Tuesday, March 11, 2014

A Look Inside: A prosecutor’s perspective on crimes against children

EDITOR’S NOTE: Part one of a two-part series.

By Lori Fowler
San Bernardino Sun

Deputy District Attorney Melissa Rodriguez has learned a few things since she filed her first child pornography case nearly six years ago.

Part of her job includes hearing accounts of crimes and seeing evidence of the most unimaginable assaults on children. But when it comes to pictures or videos, she now knows not to look too close.

“I can’t look at their faces or their eyes because that’s what I remember,” Rodriguez said. “That will stick with me forever.”

A case from about three years ago remains a troubling memory. It involved a father and his 9-month-old daughter.

“That stayed with me for a really long time,” she said. “I can still close my eyes and see that video.”

Rodriguez handles human-trafficking cases throughout San Bernardino County. Before that she spent almost 5½ years in the district attorney’s Crimes Against Children Unit.

“Some cases are harder than others, some stick with you longer than others,” she said. “It’s hard not to take it home with you.”

Rodriguez credits her after-work sanity to two things — a strong family support system and fitness.

“I work out like crazy,” she said. “It’s such a huge stress reliever.”

But it’s her husband and three boys — 18, 16 and 10 — who really help.

“I talk about some of the cases at home. There are times when you have those cases where you go ‘I cannot believe what I saw today,’” Rodriguez said. “For the most part, I try to have some sense of normalcy at home. We try to have dinner every night as a family.”

For Karen Schmauss, a deputy district attorney based in Rancho Cucamonga, it wasn’t easy to separate her home and work life the first time she worked in the Crimes Against Children Unit.

She started in 1987, when she didn’t yet have children of her own.

But then she got pregnant in 1989 and was prosecuting sex crimes against children with a baby at home.

“It was much more difficult when I was the parent of an infant child,” she said.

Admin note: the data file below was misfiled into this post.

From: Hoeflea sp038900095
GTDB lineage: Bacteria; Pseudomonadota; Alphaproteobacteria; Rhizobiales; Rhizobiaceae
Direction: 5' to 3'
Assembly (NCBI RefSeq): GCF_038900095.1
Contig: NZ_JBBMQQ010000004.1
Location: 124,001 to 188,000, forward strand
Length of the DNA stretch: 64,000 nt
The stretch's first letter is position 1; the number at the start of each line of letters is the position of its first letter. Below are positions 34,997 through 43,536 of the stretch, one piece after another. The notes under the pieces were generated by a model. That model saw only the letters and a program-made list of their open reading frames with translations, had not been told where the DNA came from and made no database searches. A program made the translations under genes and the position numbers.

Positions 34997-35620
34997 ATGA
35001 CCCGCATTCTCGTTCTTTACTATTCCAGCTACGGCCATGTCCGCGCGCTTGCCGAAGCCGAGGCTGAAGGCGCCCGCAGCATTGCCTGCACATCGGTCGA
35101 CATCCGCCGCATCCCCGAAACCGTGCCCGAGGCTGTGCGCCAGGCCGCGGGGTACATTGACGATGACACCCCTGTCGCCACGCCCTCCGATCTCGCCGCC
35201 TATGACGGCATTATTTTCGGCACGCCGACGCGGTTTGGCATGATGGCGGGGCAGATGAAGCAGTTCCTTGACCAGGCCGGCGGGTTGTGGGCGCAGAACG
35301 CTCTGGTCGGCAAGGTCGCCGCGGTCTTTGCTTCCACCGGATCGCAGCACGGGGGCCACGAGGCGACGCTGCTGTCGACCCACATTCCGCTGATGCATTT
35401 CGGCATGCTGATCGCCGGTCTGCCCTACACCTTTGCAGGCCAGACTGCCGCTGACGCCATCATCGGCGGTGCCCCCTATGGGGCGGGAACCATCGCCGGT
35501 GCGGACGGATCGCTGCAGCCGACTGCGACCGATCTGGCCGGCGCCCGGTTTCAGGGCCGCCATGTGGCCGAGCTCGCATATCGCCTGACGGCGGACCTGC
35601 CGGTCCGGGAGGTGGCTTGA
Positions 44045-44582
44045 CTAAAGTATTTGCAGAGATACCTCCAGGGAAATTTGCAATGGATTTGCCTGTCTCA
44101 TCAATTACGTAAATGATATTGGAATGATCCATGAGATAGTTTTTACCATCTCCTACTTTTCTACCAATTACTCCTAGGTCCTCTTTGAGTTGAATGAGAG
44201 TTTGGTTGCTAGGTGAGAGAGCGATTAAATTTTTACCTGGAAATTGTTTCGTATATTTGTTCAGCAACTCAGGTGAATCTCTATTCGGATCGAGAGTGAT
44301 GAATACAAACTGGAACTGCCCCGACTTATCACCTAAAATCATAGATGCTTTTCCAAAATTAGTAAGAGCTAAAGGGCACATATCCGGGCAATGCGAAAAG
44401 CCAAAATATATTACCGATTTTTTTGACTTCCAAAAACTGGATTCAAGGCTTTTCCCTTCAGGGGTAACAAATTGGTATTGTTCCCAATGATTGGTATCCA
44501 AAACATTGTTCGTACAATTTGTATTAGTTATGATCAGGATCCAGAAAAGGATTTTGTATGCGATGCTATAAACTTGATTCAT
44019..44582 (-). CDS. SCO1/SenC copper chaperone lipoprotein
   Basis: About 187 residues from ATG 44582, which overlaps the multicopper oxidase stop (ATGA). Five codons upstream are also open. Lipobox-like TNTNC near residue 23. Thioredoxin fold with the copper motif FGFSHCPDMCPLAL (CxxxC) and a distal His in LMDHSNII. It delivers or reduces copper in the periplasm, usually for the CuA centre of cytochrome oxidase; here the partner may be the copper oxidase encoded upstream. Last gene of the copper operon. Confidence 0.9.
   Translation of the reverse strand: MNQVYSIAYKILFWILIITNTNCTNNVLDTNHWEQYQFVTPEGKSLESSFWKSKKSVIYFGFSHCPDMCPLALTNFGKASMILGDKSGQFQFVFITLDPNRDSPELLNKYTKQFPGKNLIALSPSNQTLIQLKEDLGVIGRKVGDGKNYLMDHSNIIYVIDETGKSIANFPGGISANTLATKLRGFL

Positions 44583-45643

Schmauss left the unit in 1992 and transferred to general felonies and the gang unit. She came back to crimes against children in 2008. She works on cases dealing with major crimes against children — anything from physical or sexual abuse to death.

“I don’t personalize it like I did when my child was small,” she said. “And I’m glad I don’t have small children.”

One of Schmauss’ first cases was that of twin sisters in their 30s who molested about six teenage boys, ranging in age from 13 to 16. The women would entice the boys to skip school by furnishing alcohol, then have sex with them, Schmauss said.

In 1990, she prosecuted the case of an amateur filmmaker who befriended an 11-year-old neighbor girl, offered her $1,000 to star in a pornographic movie and filmed himself having sex with her. The girl’s mother accompanied her to the hotel and sat in the lobby while this went on, Schmauss said.

In 2012, she had the case of two brothers who tortured a 3-year-old girl and her 6-year-old brother with a ‘stun gun.’ The girl had close to 30 pairs of burn marks from her neck to her ankles. The children’s mother was also charged for not removing them from the home after they were tortured.

Schmauss also relies on a supportive home life, which right now includes a husband — who retired from law enforcement — and three dogs. Her children, now 19 and 23, are out of the house.

“I want to talk about the cases at home, get it out of my system,” Schmauss said. “If there’s a terrible case, I want to talk about the details and get them out of my head.”

So why do they choose to work in an environment where they are constantly reminded of how evil people can be?

“One of the things that drew me to this profession is that I can be a voice for that child who can’t speak for themselves,” Rodriguez said.

It’s gratifying “to be that person that says I can do something for you. ... I can make (the defendant) accountable,” she said.

Schmauss said there is a sense of vindication every time she puts a molester or abuser behind bars.

“When I did it the first time around, sentences were not as long then as they are now,” she said. “But the sentencing scheme has changed dramatically. We have a lot more bargaining power now.”

Schmauss said she really enjoys what she does and that she can’t think of any other assignment she would want.

“You’ve taken somebody off the street who’s hurt children — whether sexually or physically — and hopefully put them away long enough so they won’t hurt someone else,” Schmauss said. “That is tremendously satisfying.”

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